I would venture that each of us has felt, at one point or another, that we don't quite belong. In school, at home, in work - even with friends. So, how is it that I could be feeling "I don't feel like a part of this family" when my brother next door in his room, or my mother in hers, or my friends and their relatives, all feel that way too occasionally. Where do we all fit and, if we each of us sometimes feel the misfit, oughtn't we feel a sense of kinship as a band of misfits, and, thus, never feel alienated again?
Well, no, not while we continue to harbour these feelings in secret, as fleeting thoughts while someone chats enthusiastically at us, or us them while they effectively mask their distance...
I've often wished that people would be more open about these sorts of things, perhaps not face to face constantly while people are busy with their busyness(that could be embarrassing and feel like burdening someone's mind unnecessarily with worries of your own).
But maybe if more people broached the subject of feeling estranged in the midst of supposedly similar folk (often with a unifying tie such as the same boss or job or family or teacher, as mentioned) in the form of an online diary or blog, in words or carefully (and cathartically) assembled images, so that you're not "bothering" anyone in particular, but that you still have the potential to reach out to others indirectly - providing a platform for others to discuss their own multi-faceted feelings of inadequacy.
Or if not to discuss then at least not feel so terribly isolated. This is essentially what this blog of mine is, chewing over issues and trying out hypotheses without actively badgering anyone individually. It was Leonard Cohen, in his fantastically astute novel, The Favourite Game, who rather cynically put:
“The world was being hoaxed by a disciplined melancholy, all the sketches made a virtue of longing. All that was necessary to be loved widely was to publish one’s anxieties. The whole enterprise of art was a calculated display of suffering.”
However jaded his words make him seem (though rather tongue-in-cheek since he's spent his life reaching out to others by way of his own beautifully packaged woe), I think he's touched upon something fundamental about the function of art here. The "desire to be loved widely" can be seen not as fame-seeking but rather, approval-seeking, and what is wrong with wanting to be accepted and valued, understood?
In their new book Art as Therapy, Philosophers Alain de Botton and John Armstrong propose that "art has a clear function: it is a therapeutic tool to help us lead more fulfilled lives."
Whilst I'm only a couple of chapters into the book so far it all seems clear and sensical. Though they propose artworks should come with more useful blurb beside them in museums (such as this Vanitas work is good for putting things in perspective etc.,.), I can't help thinking that not all artworks must come with such user manuals. I can see the utility and thoughtfulness in such a move, but I also know that sometimes it's valuable to empathise with a painting without having to know very much about it other than the surface, you do the rest in your mind.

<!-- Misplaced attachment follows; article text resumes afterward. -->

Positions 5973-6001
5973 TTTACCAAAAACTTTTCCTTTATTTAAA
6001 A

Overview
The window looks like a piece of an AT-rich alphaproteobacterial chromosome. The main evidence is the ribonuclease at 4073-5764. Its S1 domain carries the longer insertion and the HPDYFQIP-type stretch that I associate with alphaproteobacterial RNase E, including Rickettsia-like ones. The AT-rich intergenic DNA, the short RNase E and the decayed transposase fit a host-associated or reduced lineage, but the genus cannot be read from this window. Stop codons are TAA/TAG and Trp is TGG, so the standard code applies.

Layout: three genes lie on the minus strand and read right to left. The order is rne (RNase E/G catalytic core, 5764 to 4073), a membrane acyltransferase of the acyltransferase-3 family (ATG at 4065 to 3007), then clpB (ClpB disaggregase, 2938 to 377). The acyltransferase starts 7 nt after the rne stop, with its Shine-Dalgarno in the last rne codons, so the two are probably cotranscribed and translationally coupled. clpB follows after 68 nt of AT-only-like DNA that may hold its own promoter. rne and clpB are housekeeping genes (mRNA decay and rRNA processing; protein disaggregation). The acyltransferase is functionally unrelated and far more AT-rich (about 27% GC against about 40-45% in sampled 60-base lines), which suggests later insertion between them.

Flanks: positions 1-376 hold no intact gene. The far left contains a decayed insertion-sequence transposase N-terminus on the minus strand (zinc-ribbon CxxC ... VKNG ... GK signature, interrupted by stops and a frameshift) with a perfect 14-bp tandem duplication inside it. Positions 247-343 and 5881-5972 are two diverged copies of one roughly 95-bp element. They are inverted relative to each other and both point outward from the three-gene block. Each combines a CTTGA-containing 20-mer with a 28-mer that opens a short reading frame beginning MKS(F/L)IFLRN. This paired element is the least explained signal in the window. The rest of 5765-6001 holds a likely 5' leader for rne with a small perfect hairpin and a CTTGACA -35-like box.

I can also see though, that I sit in a privileged position as a spectator who also creates. I don't feel the stigma of having to describe an artwork "correctly" that my non-university-Fine-Arts-educated parents might for example.
Which is odd since surely I should be worried about "getting it wrong". I know though that I'm sometimes brave (and perhaps bored) enough to delve into my feelings occasionally and offer them up for scrutiny, a sort of "I don't care if you think I'm spouting nonsense at the moment since, if I had any insecurities regarding the validity of my currently voiced opinions, I wouldn't be opining aloud in the first instance!"
I am keen to put to bed this idea of "art for art's sake", don't get me wrong I'm not a luddite any more than I am a fan of snobbery or a class system with regards to culture (or indeed, any other system in operation). I just feel that because people don't feel the need to explain their artistic endeavours, they don't put much mental (or for that matter aesthetic) substance into them. With tacky and trying consequences. A little more earnestness wouldn't go amiss in the art world.
It must be said that I am in no way perfect with regards to the scant and suspect output of visual art I presently toil over, indeed I often offer very little explanation. I like to think though, that it is clear, I am not out to shock or impress in any shallow sense, and, though I don't state or seek via my captioning, that the pieces themselves (are obvious and predictable enough to) do all the searching and sharing, without over-annotation. I would appreciate feedback though.
I have come to feel increasingly pointless, specifically regarding my almost need to put little scraps together as pages in non-existent books, all the while falling before seemingly closed eyes. Let me know what you linger over (if at all), what could be tossed (even if all of it) and so on.
I hope you will look upon some of the less awful pages in my family album and draw parallels with your own quests for answers and new questions, where you fit in, where you come from, what is "love"? Does it even mean anything?